The two appeals were assigned to Judge Robert J. Parins, Reserve Circuit Judge.   On the statutory appeal, decided in May 1994, Judge Parins found the penalty of discharge was unreasonable because the evidence before the Board showed merely negligent failure to properly investigate.   After the Wisconsin Court of Appeals denied the Board's petition for a supervisory writ and the Wisconsin Supreme Court denied a petition for review, the Board rescinded its previous discharge order and imposed a sixty-day suspension instead.   Thus, Balcerzak and Gabrish received the suspension they thought they bargained for and were subsequently reinstated as police officers.   In June of 1996, the Board filed a motion to dismiss the writ of certiorari still pending before Judge Parins, which was granted in September.   In his decision, Judge Parins found that no constitutional issues remained once the Board had imposed the reduced penalty in accordance with his May 1994 decision.

In July 1995, after the statutory review decision, but before the dismissal of the writ of certiorari, Balcerzak and Gabrish filed a § 1983 claim against the Board, the Chief, and a host of other defendants alleging multiple violations of the Constitution in the way Balcerzak and Gabrish were prosecuted and punished.   In October 1997, the district court dismissed some of the claims and defendants, Balcerzak v. City of Milwaukee, 980 F.Supp. 983 (E.D.Wis.1997), a decision not on appeal here.   This dismissal left only an equal protection claim against the Chief for his initial decision to discharge the plaintiffs and against the Board for ratifying this decision.   The basis of these equal protection claims was an alleged racial motivation for the Chief's and the Board's decisions to discharge (both Balcerzak and Gabrish are white).   The district court subsequently dismissed the equal protection claim on claim preclusion grounds.  993 F.Supp. 1213 (E.D.Wis.1998).   We are concerned here only with this latter decision.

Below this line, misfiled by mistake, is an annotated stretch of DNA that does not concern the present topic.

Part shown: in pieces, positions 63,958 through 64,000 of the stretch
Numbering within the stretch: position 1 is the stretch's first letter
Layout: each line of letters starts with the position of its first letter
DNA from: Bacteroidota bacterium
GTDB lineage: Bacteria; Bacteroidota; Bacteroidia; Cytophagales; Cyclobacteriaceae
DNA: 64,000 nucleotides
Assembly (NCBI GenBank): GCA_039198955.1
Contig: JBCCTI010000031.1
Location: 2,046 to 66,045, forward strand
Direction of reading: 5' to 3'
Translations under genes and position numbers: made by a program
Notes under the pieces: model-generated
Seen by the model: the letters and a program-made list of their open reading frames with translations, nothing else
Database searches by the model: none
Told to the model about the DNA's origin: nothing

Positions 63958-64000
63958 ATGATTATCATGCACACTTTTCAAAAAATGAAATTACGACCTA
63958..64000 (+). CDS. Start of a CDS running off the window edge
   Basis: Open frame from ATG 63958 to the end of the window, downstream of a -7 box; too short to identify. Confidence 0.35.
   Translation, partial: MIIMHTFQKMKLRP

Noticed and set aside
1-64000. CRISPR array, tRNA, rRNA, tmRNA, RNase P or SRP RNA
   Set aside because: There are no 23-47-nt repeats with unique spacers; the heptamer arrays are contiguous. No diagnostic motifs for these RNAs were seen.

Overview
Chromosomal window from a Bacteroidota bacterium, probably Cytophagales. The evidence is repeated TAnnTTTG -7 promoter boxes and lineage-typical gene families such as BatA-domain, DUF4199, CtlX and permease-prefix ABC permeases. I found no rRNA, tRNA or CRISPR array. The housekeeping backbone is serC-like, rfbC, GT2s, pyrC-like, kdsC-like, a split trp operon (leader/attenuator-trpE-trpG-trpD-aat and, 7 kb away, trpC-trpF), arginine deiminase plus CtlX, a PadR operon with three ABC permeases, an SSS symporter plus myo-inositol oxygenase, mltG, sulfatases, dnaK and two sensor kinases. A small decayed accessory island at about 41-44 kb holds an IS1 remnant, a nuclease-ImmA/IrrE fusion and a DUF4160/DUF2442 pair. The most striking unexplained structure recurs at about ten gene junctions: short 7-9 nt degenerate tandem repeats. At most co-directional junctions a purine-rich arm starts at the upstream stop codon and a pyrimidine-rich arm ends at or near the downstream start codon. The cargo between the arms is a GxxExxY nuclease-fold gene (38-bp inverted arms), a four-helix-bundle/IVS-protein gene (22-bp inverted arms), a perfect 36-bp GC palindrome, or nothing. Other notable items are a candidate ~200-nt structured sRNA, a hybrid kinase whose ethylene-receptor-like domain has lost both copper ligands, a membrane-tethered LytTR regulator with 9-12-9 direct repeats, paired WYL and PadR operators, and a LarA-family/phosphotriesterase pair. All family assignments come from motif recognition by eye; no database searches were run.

Under 28 U.S.C. § 1738, a federal court in a § 1983 action must give a state court judgment the same preclusive effect it would have in state court.  Migra v. Warren City School Dist., 465 U.S. 75, 104 S.Ct. 892, 79 L.Ed. 2d 56.   Accordingly, we look to Wisconsin preclusion law, as the district court did, to determine whether Balcerzak's and Gabrish's equal protection claims are barred.   We review the district court's grant of summary judgment de novo.  Campbell v. Towse, 99 F.3d 820, 826 (7th Cir.1996).